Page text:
How a Vietnamese Man and North Korean Woman’s Forbidden Love Waited 40 Years for Marriage

"In the end, love beat socialism."

North Korea

About 48 years ago, Pham Ngoc Canh, a Vietnamese man who was sent to North Korea to study during the Vietnam War, met Ri Yong Hui, the woman he’d marry nearly four decades later.

Canh was one of 200 students that Vietnam sent to North Korea in 1967 to gain the skills needed for rebuilding the country once the war with the United States was over, according to Reuters.

 

Their love story began several years later after arriving in North Korea when Cahn, who was a chemical engineering apprentice at a fertilizer factory on North Korea’s east coast, spotted Ri working in a laboratory. It was love at first sight for both of them. “From the moment I saw him, I was so sad because I felt it would be a love that could never be realized,” Ri, who is 70 years old now, told Reuters.

Cahn was determined to marry Ri the moment he laid his eyes on her.“I thought to myself, ‘I must marry that girl,'” the 69-year-old Vietnamese man said. He recalled how he eventually managed to muster up the strength and courage to approach Ri and ask for her address.

As soon as I saw him, I knew it was him,” Ri said of Cahn. “He looked so gorgeous. Until then, when I had seen so-called handsome guys I hadn’t felt anything, but when he opened the door, my heart just melted.”

 

Unfortunately, things did not end well for the both of them. At the time, Vietnamese and North Koreans were not allowed to date foreigners. But this strict rule did not stop them from being together.

Cahn, treading carefully after hearing a comrade had been beaten for being caught with a local girl, decided to dress up as a North Korean, travel for three hours on a bus and walk for two kilometers (1.2 miles) just to see Ri. He did this monthly until he went back to his home country in 1973.

“I went to her house secretly, just like a guerrilla,” he said.

“I just couldn’t agree with a socialism that stops people from loving each other,” Cahn, a son of a high-ranking cadre, said after he refused to join the Communist Party when he returned to Hanoi, Vietnam.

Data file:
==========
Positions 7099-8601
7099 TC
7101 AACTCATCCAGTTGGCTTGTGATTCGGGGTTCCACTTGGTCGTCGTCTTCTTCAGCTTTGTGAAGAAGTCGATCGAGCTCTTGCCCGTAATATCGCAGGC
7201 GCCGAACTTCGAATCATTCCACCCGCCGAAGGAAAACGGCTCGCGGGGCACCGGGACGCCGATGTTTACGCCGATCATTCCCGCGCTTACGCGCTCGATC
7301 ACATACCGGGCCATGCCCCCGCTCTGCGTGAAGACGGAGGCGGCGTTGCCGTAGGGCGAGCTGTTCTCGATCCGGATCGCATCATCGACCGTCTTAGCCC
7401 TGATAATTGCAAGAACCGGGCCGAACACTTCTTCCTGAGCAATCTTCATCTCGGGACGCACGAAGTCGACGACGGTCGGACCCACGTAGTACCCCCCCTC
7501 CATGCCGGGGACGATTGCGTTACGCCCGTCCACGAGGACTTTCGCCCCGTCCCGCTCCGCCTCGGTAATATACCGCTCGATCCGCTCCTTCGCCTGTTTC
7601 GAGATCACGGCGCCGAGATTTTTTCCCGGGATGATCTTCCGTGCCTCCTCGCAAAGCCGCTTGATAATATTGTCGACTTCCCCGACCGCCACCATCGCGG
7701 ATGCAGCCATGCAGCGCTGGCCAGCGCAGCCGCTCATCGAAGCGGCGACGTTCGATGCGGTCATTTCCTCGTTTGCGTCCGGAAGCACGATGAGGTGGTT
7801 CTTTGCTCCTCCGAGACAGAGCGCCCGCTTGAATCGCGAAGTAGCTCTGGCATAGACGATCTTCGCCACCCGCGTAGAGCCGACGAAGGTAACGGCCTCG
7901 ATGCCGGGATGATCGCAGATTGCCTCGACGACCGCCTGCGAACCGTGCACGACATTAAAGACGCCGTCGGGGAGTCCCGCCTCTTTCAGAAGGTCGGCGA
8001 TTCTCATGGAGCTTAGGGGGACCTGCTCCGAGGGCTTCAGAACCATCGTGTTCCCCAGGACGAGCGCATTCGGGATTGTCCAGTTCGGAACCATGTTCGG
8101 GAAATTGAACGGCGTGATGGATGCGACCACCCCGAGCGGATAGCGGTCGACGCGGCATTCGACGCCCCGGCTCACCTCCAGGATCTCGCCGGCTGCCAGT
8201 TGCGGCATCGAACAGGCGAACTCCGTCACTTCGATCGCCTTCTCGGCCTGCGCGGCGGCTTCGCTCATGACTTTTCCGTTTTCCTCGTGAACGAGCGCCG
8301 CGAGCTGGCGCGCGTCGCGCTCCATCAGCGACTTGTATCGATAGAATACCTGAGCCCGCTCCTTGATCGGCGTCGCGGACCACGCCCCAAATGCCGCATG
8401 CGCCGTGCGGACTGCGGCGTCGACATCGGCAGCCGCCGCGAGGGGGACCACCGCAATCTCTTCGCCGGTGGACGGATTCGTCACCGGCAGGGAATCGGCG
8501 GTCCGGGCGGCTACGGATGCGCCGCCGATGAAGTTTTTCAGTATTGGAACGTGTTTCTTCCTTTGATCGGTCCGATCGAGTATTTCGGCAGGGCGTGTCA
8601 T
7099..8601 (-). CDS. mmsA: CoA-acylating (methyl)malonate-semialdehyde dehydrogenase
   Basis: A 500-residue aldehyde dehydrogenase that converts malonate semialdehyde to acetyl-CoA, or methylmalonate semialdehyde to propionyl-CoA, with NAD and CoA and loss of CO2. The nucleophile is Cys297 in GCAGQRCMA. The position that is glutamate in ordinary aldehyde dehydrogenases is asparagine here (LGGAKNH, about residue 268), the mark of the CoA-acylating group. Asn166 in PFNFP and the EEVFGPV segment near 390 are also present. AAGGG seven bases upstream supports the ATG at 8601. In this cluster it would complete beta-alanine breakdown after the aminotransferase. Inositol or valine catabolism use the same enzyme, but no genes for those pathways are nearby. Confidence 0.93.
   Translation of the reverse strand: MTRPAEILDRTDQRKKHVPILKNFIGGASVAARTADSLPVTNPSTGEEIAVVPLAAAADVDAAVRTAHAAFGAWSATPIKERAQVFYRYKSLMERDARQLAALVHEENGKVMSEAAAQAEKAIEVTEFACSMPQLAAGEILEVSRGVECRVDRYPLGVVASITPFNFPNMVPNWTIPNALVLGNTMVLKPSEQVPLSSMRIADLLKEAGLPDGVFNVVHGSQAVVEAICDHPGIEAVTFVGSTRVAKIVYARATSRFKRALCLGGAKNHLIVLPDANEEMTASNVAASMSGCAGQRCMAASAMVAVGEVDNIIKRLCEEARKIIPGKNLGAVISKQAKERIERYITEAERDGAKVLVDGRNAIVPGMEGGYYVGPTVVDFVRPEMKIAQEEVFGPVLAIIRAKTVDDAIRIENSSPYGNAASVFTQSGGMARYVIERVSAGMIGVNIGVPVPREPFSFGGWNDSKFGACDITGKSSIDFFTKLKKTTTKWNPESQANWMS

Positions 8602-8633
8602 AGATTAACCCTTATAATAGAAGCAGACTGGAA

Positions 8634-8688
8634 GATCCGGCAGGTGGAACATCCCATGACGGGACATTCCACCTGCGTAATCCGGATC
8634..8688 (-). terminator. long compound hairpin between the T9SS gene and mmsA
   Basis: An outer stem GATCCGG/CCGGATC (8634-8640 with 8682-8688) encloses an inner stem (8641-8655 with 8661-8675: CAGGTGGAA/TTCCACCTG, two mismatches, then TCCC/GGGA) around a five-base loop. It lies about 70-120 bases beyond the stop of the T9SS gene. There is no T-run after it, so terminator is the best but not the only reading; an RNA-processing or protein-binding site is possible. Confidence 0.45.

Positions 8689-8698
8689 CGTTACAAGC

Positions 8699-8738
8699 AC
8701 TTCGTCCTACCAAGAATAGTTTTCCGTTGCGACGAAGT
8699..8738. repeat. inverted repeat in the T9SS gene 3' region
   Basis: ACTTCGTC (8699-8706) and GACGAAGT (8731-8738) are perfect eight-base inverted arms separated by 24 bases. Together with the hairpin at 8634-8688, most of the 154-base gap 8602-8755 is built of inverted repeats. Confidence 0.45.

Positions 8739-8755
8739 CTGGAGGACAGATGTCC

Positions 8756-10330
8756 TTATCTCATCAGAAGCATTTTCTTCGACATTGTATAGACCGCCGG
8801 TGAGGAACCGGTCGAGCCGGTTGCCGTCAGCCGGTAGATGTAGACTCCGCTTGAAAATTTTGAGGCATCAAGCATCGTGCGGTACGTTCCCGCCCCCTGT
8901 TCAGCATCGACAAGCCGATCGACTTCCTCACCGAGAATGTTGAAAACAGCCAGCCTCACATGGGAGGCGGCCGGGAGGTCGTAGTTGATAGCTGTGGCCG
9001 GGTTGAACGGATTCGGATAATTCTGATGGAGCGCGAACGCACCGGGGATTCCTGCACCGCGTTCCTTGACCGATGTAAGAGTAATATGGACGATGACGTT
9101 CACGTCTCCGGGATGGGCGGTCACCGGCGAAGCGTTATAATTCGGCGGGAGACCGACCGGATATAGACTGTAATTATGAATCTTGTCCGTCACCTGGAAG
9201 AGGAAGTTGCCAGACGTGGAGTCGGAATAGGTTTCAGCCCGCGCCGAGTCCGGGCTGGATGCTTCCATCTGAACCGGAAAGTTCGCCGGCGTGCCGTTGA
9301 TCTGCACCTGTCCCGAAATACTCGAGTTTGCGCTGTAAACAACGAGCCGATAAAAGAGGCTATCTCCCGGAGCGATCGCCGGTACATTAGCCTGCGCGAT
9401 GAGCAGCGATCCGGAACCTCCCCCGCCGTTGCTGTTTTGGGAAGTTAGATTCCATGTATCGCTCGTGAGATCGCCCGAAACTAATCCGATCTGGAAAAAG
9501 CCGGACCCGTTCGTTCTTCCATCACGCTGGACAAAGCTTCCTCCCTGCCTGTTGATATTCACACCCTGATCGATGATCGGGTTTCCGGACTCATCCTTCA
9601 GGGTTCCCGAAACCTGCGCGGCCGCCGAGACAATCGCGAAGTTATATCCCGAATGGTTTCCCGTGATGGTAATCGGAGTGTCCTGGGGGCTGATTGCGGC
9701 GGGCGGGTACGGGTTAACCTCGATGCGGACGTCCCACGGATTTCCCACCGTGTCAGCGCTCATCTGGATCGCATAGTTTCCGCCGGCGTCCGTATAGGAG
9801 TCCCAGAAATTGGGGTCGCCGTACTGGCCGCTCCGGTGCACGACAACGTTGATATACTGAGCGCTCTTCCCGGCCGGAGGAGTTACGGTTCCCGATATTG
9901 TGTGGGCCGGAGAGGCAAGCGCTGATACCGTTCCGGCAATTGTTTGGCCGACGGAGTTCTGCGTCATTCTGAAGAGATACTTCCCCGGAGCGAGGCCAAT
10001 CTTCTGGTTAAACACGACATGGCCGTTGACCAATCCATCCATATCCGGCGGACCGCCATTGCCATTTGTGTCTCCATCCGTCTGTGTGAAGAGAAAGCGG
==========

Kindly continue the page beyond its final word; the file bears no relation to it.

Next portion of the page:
After five years, Cahn was again able to go back to North Korea when he asked to join a trip to the hermit nation in 1978. There, he finally met Ri once again, but the latter became more heartbroken with the thought that they might never see each other.

Cahn, desperate to be with Ri, brought a letter he had written in which he’d beg North Korean leadership for permission to marry her. However, he decided to not send the letter and asked Ri to wait for him.

“When she saw the letter, she asked: ‘Comrade, do you intend to persuade my government?” Cahn said.

Unfortunately, things ended up disastrous. Later that same year, Vietnam invaded Cambodia, which triggered a border war with China. However, North Korea took Beijing’s side in the war, preventing them from writing to each other.

Ri was so devastated that even her mother noticed she missed him so much. “My mother was crying while caring for me,” she said. “I think she knew that I was lovesick.”

Years after the war, Cahn went back to North Korea as a translator for a Vietnamese sporting delegation, but he was not able to meet up with Ri. However, upon returning back to Hanoi, he found that she had sent him a letter letting him know that she was still in love with him.

Then in the late 1990s, when North Korea was hit by a devastating famine, Cahn decided to pull through donations from friends and raise seven tons of rice to donate to the hermit country when Vietnam, which had undertaken major economic and political reforms and started to engage with the west, refused to give them aid.

Luckily, the North Koreans heard of his act of generosity and finally agreed for the both of them to meet. More importantly, the North Korean regime agreed for them to marry and live in another country, as long as Ri maintained her North Korean citizenship.

Both Ri and Cahn were able to get married in 2002 in the Vietnamese embassy in Pyongyang, North Korea, and they lived their lives together in an apartment in Hanoi where they still live now.

“In the end, love beat socialism,” Cahn said.

Images screenshot via YouTube / WION

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